Water Walk Beginnings…

The Water speaks in the blank spaces of colonial words. There are the stories of wanting to shave Grandfather Mountain tops, which would heavily impact the Saskatchewan River watershed. This body is already suffering from global warming. Settler colonialism wants to reach into the hearts of the Plains Indigenous Nations for the almighty dollar. There are the stories of contamination leeching through the Water veins into the body of Mother Earth. There are stories of the Water being worth more than her weight in gold. Indigenous Nations have carried these prophecies well before they printed them, placing what we need inside our Ancestral territories and in the Spirits of our most beloved Leaders and Old Ones. If you learn to listen to the Land and Waters, you can hear the echo of their voices… our “library” as the late Saulteaux Oral Historian, Alexander Wolfe called it.

In 2000, even before the first “Water Walk” as they are known now, an Anishinaabe Nini Albert Hunter and an Anishinaabe Kwe Sandra Indian who were husband and wife from Onigaming, moved around Lake Superior already trying to bring consciousness: Sandra had received a dream message and she was instructed to carry a copper pail around Lake Superior “to bring forth community visions of protecting the air, land and water for the Seven Generations yet to come.[1]

Another great leader, the late 3 Fires Ogimaa Bawdweyweydin-Ba knew how to access our Indigenous Land, Water, and Spirit libraries along with those Mide Grandmothers who heard the Water and acted when his words were sounded inside the Sundance Lodge in 2002. He spoke of a prophecy wherein Water was so at risk that in the near future, the Water would be worth more than gold by 2030. He asked the People:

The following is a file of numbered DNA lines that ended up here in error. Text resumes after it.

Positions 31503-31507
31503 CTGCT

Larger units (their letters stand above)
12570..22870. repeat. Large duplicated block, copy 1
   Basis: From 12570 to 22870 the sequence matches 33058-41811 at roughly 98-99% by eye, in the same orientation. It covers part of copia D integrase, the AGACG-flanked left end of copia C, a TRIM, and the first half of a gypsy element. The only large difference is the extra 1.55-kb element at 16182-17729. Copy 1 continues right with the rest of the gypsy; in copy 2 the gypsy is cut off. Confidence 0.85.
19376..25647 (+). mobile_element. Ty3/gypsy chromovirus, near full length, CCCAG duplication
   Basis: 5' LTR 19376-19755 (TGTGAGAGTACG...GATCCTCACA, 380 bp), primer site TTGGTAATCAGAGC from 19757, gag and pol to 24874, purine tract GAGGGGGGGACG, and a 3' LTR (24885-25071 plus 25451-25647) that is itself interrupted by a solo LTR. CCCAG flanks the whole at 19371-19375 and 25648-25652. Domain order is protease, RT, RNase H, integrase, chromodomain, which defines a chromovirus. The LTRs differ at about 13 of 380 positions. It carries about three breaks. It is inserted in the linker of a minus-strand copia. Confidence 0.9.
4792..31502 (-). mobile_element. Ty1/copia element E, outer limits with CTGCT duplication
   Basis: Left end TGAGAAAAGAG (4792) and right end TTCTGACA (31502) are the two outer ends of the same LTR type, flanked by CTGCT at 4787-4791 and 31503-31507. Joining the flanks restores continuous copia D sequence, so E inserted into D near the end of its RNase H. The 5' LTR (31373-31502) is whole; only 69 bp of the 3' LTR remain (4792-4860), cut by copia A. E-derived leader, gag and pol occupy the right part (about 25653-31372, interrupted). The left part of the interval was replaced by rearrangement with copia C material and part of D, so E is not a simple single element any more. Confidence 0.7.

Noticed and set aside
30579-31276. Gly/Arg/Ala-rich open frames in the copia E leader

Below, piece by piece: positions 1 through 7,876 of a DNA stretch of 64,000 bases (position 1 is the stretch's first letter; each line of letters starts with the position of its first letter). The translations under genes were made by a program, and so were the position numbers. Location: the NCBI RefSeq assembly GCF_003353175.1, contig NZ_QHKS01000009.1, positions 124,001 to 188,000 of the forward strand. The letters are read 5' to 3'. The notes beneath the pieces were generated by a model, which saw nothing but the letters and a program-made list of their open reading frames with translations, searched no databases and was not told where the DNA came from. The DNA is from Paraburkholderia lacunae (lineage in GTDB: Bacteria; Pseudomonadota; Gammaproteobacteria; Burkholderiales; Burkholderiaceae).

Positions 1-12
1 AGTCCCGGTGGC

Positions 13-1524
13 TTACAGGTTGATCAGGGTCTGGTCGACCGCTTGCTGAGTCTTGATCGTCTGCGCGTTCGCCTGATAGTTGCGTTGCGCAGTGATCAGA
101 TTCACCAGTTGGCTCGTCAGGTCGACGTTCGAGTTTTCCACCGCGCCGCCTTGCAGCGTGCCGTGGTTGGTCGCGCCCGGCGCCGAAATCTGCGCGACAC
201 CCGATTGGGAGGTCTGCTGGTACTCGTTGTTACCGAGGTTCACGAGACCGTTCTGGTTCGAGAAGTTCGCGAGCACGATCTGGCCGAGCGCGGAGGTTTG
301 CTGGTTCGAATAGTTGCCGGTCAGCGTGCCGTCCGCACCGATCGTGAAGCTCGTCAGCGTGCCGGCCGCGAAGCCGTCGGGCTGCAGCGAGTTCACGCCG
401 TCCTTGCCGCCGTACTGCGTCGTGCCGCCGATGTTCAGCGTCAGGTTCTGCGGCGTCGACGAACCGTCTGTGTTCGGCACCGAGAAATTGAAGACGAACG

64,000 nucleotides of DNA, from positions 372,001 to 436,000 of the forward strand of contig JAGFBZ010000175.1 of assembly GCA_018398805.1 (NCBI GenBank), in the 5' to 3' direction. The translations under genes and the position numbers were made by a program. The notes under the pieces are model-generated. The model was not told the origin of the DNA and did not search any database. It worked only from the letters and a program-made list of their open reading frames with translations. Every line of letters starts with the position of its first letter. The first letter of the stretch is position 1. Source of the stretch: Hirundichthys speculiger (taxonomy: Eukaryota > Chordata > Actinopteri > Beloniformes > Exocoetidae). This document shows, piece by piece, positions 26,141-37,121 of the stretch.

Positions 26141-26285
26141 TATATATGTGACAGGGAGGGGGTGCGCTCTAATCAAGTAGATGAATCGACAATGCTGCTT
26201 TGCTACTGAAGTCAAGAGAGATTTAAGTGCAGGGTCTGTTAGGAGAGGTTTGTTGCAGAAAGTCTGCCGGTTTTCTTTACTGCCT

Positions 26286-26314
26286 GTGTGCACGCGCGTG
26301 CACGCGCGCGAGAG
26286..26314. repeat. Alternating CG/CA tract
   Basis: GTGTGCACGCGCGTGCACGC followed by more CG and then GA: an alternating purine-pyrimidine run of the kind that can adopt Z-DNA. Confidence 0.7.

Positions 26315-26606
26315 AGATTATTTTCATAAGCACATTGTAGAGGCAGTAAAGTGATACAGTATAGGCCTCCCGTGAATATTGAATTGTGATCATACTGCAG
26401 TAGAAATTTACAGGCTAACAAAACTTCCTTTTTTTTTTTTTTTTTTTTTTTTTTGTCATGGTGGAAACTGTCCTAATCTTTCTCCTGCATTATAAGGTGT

“What are you going to do about it?”

The Grandmothers who responded, led by Biidaasige-Ba, didn’t think about the dollar, their ego, or any obstacles. They just got up thinking about the Water and our collective future generations, moving in Ceremony for Nibi, for all of Life. The Water spoke to them. They listened and acted, moving for the Water across our collective ancestral lands.

The Water Walk is a Ceremony, first and foremost. There are specific protocols that activate and move the Walk from the physical realm to the spiritual one. The Conductors are responsible on that spiritual level and there is caution from our Lodge teachings about being careful. It is not a movement without consequence if those protocols are not enacted since they also serve as protection. When the Water Walk Ceremony is undertaken, all of Creation notices.

Nibi responds with the Life she carries, excited that there are those who remember who She is and who they are. The ripples of that first step moved outwards and, emboldened by the love and the sincerity of the first Water Walkers, the Water called out to many of us. She came to us in dream, in real-time, and through Ceremony. Some of us heard her and listened, opening our hearts, bodies, minds, and Spirits. Washing over our entire being, she placed us in the footsteps of our Ancestors. For many of us, those tracks led to the Midewiwin Doorway. Some of us went through, stepping into our Ancestral worlds, choosing to walk behind the Ones who had left us the pathway through the Lodge.